All of the members of the public who spoke at the committee meeting Saturday opposed the map, with many saying it would result in Republicans having disproportionate representation over a politically divided state where Democrat President Joe Biden narrowly won last year’s election.
“The proposed map does not represent Georgia’s diverse and growing population and is targeted to discriminate against minority voters,” said Mehar Nemani, a high school senior from Fulton County. “It actively hurts one party, but more than that, it specifically hurts the voting of people of color.”
McBath, who is Black, was elected in 2018 in a district known for its conservative representatives, including Newt Gingrich before he led the Republicans to take control of the U.S. House in 1994.
McBath won reelection last year with 55% of the vote, but the new map would favor Republicans by 15 percentage points in next year’s elections, according to an analysis by The Atlanta Journal-Constitution.
State Rep. Ed Setzler disagreed with Nemani, saying the congressional map respects Georgia’s racial diversity.
“I represent all people of my area regardless of their national origin or what their political preferences might be,” said Setzler, a Republican from Acworth. “The suggestion that this map is a gerrymandered attack on the things that she described is just factually as a premise wrong.”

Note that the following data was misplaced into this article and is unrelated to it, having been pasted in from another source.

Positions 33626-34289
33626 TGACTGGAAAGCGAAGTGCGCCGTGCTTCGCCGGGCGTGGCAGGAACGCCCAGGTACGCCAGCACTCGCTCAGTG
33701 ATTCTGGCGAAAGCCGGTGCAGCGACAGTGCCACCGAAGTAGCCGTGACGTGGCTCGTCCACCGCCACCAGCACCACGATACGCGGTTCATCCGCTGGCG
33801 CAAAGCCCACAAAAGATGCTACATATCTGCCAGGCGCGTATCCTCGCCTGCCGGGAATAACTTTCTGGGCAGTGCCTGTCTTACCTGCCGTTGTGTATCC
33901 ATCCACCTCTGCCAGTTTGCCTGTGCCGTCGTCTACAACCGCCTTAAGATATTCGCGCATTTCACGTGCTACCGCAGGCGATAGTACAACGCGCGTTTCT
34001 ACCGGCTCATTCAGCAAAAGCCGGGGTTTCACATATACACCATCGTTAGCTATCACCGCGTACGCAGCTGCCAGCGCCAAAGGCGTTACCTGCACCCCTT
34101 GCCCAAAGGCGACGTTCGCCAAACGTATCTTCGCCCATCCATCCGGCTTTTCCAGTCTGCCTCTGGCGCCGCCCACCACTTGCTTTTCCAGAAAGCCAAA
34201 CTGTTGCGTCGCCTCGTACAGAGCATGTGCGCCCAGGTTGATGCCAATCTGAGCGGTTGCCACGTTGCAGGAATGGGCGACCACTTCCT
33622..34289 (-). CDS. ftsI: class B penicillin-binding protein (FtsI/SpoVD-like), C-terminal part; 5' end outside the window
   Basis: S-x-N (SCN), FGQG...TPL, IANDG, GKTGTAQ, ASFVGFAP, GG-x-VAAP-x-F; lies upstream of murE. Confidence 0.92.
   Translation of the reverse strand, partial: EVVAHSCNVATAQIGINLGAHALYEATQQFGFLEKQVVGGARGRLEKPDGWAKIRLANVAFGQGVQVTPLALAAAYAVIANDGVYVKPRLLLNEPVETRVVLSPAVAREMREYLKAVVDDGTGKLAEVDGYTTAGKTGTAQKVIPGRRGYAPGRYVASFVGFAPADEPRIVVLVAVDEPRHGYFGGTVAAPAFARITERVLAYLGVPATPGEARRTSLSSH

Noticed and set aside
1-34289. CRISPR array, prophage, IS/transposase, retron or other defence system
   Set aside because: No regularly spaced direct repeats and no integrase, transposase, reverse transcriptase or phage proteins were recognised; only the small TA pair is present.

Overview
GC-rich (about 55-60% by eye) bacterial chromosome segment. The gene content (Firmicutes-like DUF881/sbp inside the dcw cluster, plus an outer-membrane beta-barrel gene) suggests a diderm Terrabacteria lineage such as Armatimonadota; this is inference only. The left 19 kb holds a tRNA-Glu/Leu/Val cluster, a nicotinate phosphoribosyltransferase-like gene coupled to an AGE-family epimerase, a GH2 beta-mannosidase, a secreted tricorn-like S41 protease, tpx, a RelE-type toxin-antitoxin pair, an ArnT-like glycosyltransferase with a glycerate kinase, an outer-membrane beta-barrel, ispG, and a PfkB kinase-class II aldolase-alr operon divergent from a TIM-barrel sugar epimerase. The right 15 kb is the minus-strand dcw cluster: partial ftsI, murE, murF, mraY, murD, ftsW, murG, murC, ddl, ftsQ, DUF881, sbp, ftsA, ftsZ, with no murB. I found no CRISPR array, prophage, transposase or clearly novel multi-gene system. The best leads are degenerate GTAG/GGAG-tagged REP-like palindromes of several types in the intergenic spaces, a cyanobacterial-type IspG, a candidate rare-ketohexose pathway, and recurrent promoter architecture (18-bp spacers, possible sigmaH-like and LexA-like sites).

Five of Georgia’s six congressional districts held by Democrats are majority nonwhite, and the new congressional maps also include five districts where most residents are people of color. The district currently held by McBath would become 64% white, while the 7th Congressional District held by Democrat U.S. Rep. Carolyn Bourdeaux would become a safe Democratic seat with 70% people of color.
Public speakers from Cobb County objected to being mapped into a heavily conservative district held by Republican U.S. Rep. Marjorie Taylor Greene, saying she wouldn’t represent their views.
Under the map, the northwest Georgia district held by Greene would grow to cover parts of Austell and Powder Springs that tend to vote for Democrats. The district would remain distinctly Republican, with the inclusion of liberals in Cobb overshadowed by the strongly conservative character of the overall district.
Lawsuits alleging the maps violate voting rights are likely to quickly follow after Kemp signs the maps into law.
“If this is enacted, Georgia will be sued,” Marc Elias, the Democratic Party’s top election lawyer, wrote on Twitter on Saturday.
Georgia congressional redistricting timeline
Wednesday: Map made public
Thursday: Approved by Senate Redistricting Committee
Friday: Passed state Senate 32-21
Saturday: Approved by House Redistricting Committee
Monday: Final vote planned in the state House